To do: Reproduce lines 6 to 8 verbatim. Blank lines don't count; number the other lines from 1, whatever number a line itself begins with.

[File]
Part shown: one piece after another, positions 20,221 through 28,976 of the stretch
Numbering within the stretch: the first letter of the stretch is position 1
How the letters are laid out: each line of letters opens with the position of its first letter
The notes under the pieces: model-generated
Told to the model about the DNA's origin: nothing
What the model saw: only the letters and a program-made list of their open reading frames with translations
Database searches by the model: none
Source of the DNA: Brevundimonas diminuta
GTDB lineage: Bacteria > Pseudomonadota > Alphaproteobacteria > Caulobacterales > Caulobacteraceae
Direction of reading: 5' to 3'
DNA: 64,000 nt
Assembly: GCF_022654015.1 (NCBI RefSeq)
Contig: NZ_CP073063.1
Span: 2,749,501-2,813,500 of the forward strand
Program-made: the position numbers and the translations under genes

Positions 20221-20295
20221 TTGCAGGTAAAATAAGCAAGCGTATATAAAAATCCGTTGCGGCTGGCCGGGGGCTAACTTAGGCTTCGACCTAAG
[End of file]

What the model saw: only the letters and a program-made list of their open reading frames with translations
Database searches by the model: none
Source of the DNA: Brevundimonas diminuta